ROCHESTER, NY – Rory McIlroy’s press conferences are usually some of the best in golf. Writers can fill several notebooks with his thoughtful responses on topics that often range from golf course design to red wine.
Tuesday’s meeting with the press ahead of this week’s PGA Championship still featured plenty of introspective thoughts about Oak Hill Country Club and the pursuit of a major title, but that’s more what McIlroy didn’t say this time which raised eyebrows.
When asked to look ahead and predict the future of LIV Golf, a subject he has spoken on several times, McIlroy rather sidestepped the question.
“I don’t have a crystal ball,” he said.
When the follow-up asked if he wanted to speculate, his response was even shorter.
Media members then veered in a different direction, with topics ranging from his ties to Rochester (his wife is local) and whether he had ever met Buffalo Bills quarterback Josh Allen (he hasn’t do).
But the part about LIV was so unusual and unexpected that it needed an extra push.
“You mentioned earlier about not having a crystal ball; obviously, we’ve all asked you a lot of questions about LIV, and you recently spoke yourself about the burden it poses. Will it be a conscious thing for you to try to avoid that narrative? » asked the journalist.
“Yeah,” was another one-word response.
So no more LIV questions, and that’s great. McIlroy has done more than his fair share of the heavy lifting over the past year as the two sides squared off. He wasn’t just trying to play elite-level golf, but he was doing it by attending board meetings as head of the PGA Tour Player Advisory Committee. He also played a leading role in the unofficial player group assembled by Tiger Woods that led to the PGA Tour’s reinvented schedule.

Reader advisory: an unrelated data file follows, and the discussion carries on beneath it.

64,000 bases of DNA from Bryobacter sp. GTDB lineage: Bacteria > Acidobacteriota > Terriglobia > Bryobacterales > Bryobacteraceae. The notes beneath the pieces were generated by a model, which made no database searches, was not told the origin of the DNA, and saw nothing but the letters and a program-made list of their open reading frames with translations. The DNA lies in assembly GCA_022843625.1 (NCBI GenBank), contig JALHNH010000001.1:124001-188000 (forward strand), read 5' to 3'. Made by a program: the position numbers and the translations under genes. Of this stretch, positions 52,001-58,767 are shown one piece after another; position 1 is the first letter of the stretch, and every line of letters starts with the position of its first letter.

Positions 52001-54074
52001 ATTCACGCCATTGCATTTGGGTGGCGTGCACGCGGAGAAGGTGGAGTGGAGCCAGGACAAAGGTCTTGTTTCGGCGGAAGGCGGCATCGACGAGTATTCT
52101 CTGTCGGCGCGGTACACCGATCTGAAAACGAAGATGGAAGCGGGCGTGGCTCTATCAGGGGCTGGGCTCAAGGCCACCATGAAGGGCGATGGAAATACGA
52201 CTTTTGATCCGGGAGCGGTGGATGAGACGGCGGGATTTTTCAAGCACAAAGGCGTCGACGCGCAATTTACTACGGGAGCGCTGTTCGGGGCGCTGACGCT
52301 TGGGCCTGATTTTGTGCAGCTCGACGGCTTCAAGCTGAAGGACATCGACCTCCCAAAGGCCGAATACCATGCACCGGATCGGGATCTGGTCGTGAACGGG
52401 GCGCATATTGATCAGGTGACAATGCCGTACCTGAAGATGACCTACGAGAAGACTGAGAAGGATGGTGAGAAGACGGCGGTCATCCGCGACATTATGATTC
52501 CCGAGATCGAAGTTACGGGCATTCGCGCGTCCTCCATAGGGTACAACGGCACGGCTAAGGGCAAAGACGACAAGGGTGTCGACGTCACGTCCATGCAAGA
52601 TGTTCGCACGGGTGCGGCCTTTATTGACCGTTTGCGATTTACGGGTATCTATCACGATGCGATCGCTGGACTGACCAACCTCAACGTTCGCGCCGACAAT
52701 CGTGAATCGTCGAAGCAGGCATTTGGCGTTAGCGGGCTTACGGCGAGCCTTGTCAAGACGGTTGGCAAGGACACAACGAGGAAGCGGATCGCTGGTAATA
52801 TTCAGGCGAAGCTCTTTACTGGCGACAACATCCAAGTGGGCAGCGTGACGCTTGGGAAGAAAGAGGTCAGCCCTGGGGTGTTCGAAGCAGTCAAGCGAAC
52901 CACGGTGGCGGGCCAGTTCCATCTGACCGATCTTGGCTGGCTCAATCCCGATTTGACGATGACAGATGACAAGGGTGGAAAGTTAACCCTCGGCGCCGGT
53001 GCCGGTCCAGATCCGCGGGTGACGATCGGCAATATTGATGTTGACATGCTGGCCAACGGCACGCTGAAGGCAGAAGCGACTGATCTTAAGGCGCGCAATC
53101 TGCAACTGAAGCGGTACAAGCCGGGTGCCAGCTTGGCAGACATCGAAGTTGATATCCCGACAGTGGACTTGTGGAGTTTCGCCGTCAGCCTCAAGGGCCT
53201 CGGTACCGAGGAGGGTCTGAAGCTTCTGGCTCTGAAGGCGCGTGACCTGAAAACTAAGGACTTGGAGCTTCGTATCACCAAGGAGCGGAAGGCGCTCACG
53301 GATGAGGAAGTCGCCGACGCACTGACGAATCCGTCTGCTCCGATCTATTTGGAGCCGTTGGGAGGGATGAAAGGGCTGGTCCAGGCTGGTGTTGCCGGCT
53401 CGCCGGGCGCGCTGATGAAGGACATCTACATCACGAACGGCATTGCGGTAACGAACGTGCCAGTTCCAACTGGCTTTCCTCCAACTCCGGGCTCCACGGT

So perhaps it’s not unusual that McIlroy has placed a moratorium on giving his opinion on anything LIV-related. It’s a burden he carries like an overloaded golf bag. Press conference after press conference, interview after interview, he was asked about LIV and he made his opinion on LIV known. He has been the PGA Tour’s de facto spokesperson for all things LIV and has explained why his team is superior.
Clearly, this took a toll on McIlroy’s golf and perhaps his life in general. Citing mental overload, the 34-year-old Northern Irishman recently took time off work, avoiding the RBC Heritage, a designated event. The move cost him a $3 million penalty from a year-end performance bonus. It could very well be worth it if he’s able to turn the time off into a major title drought ending this week. It’s already worth it if it also allows him to loosen the pressure valves in his world outside of golf.
“I don’t know,” McIlroy said of whether the break would help him play this week. “I needed it at that time. Whether it will work this week or not remains to be seen.
McIlroy comes into this week looking to win a major for the first time since winning the 2014 PGA Championship. He’s had plenty of opportunities to win during that stretch, recording 17 top-10s in tournaments major. But his play in major events this year has been lackluster, missing the cut at both the Players Championship and the Masters.
With this, the world No. 3 player tries to approach the week with less intensity and a clear mind.
“After these disappointments, I just try to be in a good place by accepting what comes and not overthinking things, not getting ahead of myself,” he said. “I just try to go out there, play a good first hole of the tournament, and then once I do that, I try to play a good second hole and go from there.”
McIlroy could make a statement again this week, but this time he hopes to do it with his clubs.